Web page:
Information for Parents & Guardians
As a parent/guardian you likely have questions and concerns about how your son's/daughter's needs will be accomodated and what role you can play in their success at Queen's. We hope the information on this website is useful to you in answering your questions, and we encourage you to contact us with any further questions. Below you will find responses to some of the most common questions we receive from parents.
Transition from the high school to university setting with a disability - what are the similarities and differences, and what can we expect?
Often when students come from high school into post-secondary education, there is a difference in what accommodations can and will be provided. This occurs for several reasons:
- The academic mission and context is different.
The mandate in post-secondary is not the same as high school. The academic requirements begin to be based on expectations of higher education such as developing independent scholarship, analytical thinking skills, or professional standards from program accrediting bodies or professional practice requirements.
- The pertinent legislation is different.
Inclusive education at the secondary level is governed by provincial education legislation aimed at providing integrated, public education. Access to post-secondary education for students with disabilities is governed by the Ontario Human Rights Code, and is based on eliminating discrimination based on disability - this is different from "identification" at the secondary level. Particularly with respect to learning disabilities, more specific documentation of the functional implications is required, to understand what bridges should be built to enable the student to have an equal opportunity to participate in learning and demonstrating knowledge. This does not include curriculum modification; rather, finding alternative means to the same end is the objective.
- The program requirements are different.
Expectations are not "modified" in post-secondary, and the learning objectives are defined differently, in many cases. If accommodations are seen to be "modifying" the curriculum requirements, those particular accommodations may not be provided. Because accommodation is specific to the disability in a particular context, and post-secondary is a different context, we often see changes in what accommodations are provided.
What documentation of disability will be required?
Documentation of disability for accommodation planning purposes needs to address the functional implications resulting from the disability, and how it impacts on participation in education-related activities or residence life. The presence of a diagnosis is not a sufficient condition to require accommodation. There must be a direct relationship between the disability-related function and the course/program requirements that results in an impact on participation, and an inequity of opportunity. For example, students who have certain medical conditions which are well-controlled by medication may not require any accommodation. A student with a math-based learning disability may not require accommodation in literature or studio art courses.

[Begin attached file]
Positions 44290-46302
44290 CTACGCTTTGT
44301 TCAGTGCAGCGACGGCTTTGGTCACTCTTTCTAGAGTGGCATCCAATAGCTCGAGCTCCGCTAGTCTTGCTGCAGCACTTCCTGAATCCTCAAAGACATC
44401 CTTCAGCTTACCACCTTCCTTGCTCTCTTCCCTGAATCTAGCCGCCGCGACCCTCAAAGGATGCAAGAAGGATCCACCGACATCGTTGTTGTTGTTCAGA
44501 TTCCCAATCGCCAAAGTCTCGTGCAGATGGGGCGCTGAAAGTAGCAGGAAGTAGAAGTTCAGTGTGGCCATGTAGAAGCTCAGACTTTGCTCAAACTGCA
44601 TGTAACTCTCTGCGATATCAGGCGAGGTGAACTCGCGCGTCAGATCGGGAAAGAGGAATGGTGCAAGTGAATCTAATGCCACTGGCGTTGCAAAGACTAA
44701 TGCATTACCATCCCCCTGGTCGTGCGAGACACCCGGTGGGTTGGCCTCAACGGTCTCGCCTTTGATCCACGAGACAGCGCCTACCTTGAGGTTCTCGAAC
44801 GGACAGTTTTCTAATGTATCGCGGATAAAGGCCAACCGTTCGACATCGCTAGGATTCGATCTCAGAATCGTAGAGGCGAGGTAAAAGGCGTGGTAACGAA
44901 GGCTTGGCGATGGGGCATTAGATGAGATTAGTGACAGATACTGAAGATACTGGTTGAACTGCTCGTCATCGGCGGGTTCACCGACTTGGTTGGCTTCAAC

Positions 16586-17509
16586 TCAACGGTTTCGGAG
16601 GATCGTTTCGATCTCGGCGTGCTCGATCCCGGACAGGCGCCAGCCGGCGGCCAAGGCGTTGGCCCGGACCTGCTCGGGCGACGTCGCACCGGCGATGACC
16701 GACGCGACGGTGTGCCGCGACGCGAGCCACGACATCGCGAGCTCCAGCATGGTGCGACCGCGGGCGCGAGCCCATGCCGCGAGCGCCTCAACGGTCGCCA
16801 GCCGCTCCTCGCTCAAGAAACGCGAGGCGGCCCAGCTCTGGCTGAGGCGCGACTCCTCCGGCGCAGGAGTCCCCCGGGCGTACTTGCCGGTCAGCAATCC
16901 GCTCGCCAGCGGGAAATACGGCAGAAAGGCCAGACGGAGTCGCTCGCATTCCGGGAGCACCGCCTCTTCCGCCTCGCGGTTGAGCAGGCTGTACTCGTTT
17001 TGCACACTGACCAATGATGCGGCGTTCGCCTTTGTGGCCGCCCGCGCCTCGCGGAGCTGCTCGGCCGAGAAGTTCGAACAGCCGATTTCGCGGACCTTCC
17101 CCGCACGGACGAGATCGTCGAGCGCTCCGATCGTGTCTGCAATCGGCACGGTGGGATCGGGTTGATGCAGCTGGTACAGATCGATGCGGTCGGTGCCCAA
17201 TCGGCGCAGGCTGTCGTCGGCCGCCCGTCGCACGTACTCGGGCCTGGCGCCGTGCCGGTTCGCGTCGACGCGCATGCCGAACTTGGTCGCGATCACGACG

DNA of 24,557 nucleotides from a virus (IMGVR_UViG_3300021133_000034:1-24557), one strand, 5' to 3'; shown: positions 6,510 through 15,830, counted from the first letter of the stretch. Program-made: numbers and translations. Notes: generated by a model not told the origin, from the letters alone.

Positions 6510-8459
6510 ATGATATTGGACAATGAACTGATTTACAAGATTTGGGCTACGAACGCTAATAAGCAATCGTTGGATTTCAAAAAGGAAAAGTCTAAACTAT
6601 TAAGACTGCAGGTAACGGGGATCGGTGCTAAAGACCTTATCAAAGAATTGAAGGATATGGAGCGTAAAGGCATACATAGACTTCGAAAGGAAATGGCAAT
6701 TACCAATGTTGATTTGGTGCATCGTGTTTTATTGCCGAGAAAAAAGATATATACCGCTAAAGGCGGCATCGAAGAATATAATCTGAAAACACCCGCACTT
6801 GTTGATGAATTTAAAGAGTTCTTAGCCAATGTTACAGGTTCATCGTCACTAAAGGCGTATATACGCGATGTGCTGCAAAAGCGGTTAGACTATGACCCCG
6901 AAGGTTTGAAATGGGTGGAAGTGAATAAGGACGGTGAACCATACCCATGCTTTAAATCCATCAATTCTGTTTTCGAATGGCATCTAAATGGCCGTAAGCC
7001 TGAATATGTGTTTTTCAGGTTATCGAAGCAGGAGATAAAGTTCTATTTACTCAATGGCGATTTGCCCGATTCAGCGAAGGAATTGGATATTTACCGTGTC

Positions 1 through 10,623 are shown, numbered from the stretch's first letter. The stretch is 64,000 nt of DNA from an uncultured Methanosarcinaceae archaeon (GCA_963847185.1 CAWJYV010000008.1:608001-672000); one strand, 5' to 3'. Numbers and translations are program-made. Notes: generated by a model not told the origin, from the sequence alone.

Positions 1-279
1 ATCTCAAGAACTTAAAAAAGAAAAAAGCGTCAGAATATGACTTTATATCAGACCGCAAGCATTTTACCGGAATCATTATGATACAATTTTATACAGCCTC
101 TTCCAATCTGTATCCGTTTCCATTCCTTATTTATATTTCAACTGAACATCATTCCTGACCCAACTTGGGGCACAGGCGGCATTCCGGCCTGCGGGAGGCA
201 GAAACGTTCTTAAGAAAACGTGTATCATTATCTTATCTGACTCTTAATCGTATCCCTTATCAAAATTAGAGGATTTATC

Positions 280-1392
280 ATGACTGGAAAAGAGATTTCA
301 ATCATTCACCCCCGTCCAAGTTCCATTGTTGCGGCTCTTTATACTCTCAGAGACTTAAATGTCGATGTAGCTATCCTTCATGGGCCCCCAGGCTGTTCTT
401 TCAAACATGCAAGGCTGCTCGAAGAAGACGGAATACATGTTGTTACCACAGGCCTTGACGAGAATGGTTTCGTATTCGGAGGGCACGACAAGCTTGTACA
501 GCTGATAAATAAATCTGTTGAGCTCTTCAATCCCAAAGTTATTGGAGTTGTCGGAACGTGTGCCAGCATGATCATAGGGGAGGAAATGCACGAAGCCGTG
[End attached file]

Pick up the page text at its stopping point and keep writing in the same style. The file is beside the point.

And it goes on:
For more information on documentation requirements for specific conditions, please refer to the Documentation section of our website.
Consent to speak with parents.
Many parents want to speak with their student's disability advisor directly, to understand accommodations, to unravel problems or misunderstandings, or to know if their student has attended appointments as needed, or just to obtain information about how to navigate the university environment. Generic procedural questions can be addressed by any member of the Disability Services Office staff. Questions or conversations specific to an individual student require the studentís consent, in writing, on file in the office.
Consent to release information to anyone outside the university requires a specific form to be completed by the student every year, even if the student is under 18 years of age. This reflects our commitment to protecting confidentiality of student information, and to promoting the autonomy of our students in learning to deal independently with their accommodation needs.
If you have a question or concern, please feel free to contact us. We will do our best to answer your questions to the extent that we can, and we will contact your student to discuss their consent when needed, if no consent is on file already.
There a number of sources of important information for both students with disabilities and their parents. We encourage you to read the information found at the following websites, and contact us if you have further questions.